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Beena Mary John et al. / Procedia Engineering 116 (2015) 600 – 606

is a measure of stiffness of the elastic material and is used to characterize the material property. The modulus of elasticity value for seagrasses is in the range 0.4 GPa to 0.8 GPa (Folkard, 2005), and that for common timber is in the range 10.05 GPa to 15 GPa. In order to cover this range of E, a reference value of 0.7 GPa and 11.5 GPa is assumed for the seagrass and the rigid vegetation respectively for the field condition. A model scale of 1:30 is adopted to scale down the prototype values, which would mean that the Young’s modulus value of the model material should be about 0.023 GPa and 0.383 GPa respectively, which is quite difficult to identify. Therefore, instead of modelling Young’s modulus, E and the second moment of area, I separately, the stiffness property, EI is modelled as a single parameter. Polyethylene, with an E value of about 0.6 GPa and nylon with an E value of about 3 GPa is selected for simulating the real seagrass leaves and the rigid vegetation trunks. Having chosen the material for the model, the typical prototype dimensions of seagrass leaves are in the range of 0.5 to 1.5 m and the diameter of the vegetal stems are in the range of 0.4 to 0.5 m. The vegetal models used for the experiments have been shown in Fig. 2. Model 1 has 0.01 m high stipes, 0.21 m long leaves and is placed at a spacing of 0.005 m. Each simulated plant is composed of 4 to 5 polyethylene leaves and is attached to 1 m x 0.73 m x 0.02 m slabs in a staggered distribution. Model 2 is constructed by fixing rigid nylon rods in holes drilled in 1 m x 0.73 m x 0.04 m concrete slabs. The rods are 0.008 m in diameter and 0.16 m long. Both the models of 2 m length are placed over the flume bed, 30 m away from the wave flap and are tested separately. Table 1. Vegetation characteristics and experimental conditions. Artificial plant type

Seagrass (Model 1)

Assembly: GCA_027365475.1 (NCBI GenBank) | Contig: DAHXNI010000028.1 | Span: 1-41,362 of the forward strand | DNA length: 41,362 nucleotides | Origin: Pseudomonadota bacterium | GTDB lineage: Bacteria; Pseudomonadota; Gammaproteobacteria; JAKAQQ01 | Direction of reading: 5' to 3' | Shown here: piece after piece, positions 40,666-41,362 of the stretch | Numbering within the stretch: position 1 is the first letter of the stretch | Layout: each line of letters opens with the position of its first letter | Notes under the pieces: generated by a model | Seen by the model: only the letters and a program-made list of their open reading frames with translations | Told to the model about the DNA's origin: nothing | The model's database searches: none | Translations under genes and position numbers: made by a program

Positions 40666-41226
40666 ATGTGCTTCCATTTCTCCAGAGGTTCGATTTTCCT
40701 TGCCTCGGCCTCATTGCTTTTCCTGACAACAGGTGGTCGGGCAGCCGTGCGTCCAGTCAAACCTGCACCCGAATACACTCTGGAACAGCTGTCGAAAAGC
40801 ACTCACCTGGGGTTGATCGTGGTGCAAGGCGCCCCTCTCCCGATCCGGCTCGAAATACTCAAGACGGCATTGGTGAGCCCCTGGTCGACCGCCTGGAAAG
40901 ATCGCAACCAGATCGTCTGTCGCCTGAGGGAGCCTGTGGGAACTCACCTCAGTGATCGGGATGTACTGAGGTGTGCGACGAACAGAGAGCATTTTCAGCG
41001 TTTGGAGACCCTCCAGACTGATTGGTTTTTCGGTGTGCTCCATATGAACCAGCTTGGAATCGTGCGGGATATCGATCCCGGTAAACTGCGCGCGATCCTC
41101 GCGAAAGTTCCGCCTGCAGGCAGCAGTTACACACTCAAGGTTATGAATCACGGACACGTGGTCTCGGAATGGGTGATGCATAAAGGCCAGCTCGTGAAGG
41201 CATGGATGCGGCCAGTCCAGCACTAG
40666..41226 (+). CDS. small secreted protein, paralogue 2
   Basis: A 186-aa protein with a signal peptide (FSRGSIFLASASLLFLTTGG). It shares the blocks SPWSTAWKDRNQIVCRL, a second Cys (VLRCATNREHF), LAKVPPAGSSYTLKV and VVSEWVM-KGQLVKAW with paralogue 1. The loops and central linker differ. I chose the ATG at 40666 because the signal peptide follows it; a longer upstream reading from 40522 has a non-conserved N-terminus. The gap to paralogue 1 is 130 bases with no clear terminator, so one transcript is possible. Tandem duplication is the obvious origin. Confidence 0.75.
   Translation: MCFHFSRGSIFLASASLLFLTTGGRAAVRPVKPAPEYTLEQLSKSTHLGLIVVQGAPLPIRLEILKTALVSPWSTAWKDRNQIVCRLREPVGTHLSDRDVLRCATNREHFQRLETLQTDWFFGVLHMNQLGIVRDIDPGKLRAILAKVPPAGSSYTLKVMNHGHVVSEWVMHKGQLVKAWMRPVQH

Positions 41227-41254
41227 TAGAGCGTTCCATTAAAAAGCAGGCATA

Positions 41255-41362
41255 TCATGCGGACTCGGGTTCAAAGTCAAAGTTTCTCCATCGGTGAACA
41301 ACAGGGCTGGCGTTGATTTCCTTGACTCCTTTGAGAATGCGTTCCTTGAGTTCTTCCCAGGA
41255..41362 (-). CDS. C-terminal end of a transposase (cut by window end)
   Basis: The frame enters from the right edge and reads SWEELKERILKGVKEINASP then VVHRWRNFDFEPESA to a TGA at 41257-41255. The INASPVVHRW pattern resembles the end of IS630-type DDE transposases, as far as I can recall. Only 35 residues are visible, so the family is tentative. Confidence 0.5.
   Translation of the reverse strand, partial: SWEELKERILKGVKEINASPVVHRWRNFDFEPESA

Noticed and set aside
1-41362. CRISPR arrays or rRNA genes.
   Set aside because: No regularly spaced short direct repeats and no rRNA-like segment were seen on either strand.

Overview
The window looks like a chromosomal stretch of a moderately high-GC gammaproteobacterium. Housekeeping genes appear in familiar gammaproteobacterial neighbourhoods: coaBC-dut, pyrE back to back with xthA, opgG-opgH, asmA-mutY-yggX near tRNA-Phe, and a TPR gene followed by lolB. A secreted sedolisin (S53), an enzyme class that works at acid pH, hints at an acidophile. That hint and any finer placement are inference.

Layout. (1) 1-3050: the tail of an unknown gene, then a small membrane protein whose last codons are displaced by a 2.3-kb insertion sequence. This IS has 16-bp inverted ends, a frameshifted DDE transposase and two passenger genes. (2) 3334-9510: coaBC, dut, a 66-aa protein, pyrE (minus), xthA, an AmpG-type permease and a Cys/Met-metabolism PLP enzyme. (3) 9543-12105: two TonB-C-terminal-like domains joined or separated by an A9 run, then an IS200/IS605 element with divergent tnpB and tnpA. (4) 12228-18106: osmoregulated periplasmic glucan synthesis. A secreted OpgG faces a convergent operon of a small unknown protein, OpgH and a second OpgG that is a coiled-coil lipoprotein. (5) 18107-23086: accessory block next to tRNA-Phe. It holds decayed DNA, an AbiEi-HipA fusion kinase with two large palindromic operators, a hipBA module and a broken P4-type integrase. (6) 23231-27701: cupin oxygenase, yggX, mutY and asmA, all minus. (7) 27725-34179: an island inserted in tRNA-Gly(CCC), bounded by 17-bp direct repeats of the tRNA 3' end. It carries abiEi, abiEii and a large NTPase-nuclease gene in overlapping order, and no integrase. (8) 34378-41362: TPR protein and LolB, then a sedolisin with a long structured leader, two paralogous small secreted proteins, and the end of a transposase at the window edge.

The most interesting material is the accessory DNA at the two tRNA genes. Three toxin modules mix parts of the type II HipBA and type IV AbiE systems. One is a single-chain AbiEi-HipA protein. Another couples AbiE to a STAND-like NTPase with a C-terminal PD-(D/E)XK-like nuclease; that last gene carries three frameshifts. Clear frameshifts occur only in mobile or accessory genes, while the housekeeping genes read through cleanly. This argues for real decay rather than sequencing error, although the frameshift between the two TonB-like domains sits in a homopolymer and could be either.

Rigid vegetation (Model 2)

Vegetation model characteristics

Modulus of Elasticity

0.6 GPa

Thickness of leaf

0.0001 m

Length of leaf

0.21 m

Width of leaf

0.004 m

Plant density

10000 shoots/m2

Modulus of Elasticity

2 – 4 GPa

Length of rod

0.16 m

Diameter of rod

0.008 m

Rod spacing

0.05 m

Meadow width (m)

2

2

Wave height (m)

Wave period, T (s)

Water depth, d

Relative plant height (hs/d)

(m)

0.08, 0.10, 0.12, 0.14, 0.16

1.8, 2

0.40, 0.45

0.525, 0.47

0.08, 0.10, 0.12, 0.14, 0.16

1.8, 2

0.40, 0.45

0.4, 0.36

Fig. 2. Model setup to study wave attenuation over (a) Model 1: Seagrass; (b) Model 2: Rigid vegetation.

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The 2 m long test section is subjected to normal attack of waves of characteristics as described in Table.1. Wave probes are used to measure the incident wave height (Hi), the transmitted wave height (Ht) and the wave heights within the artificial vegetation meadow. This paper addresses the influence of long waves on wave height attenuation through the artificial meadow. 5. Results and Discussion In order to evaluate the effect of submerged vegetation on wave propagation, the variation of wave height along the vegetation meadow is measured for different wave conditions. Results are presented as graphs of wave heights (Hx) measured for every 0.5 m (expressed as percentage of total meadow width) within the vegetation meadows, and graphs of wave transmission coefficient, Kt (measured at 1 m beyond the meadow) against wave steepness (H/L).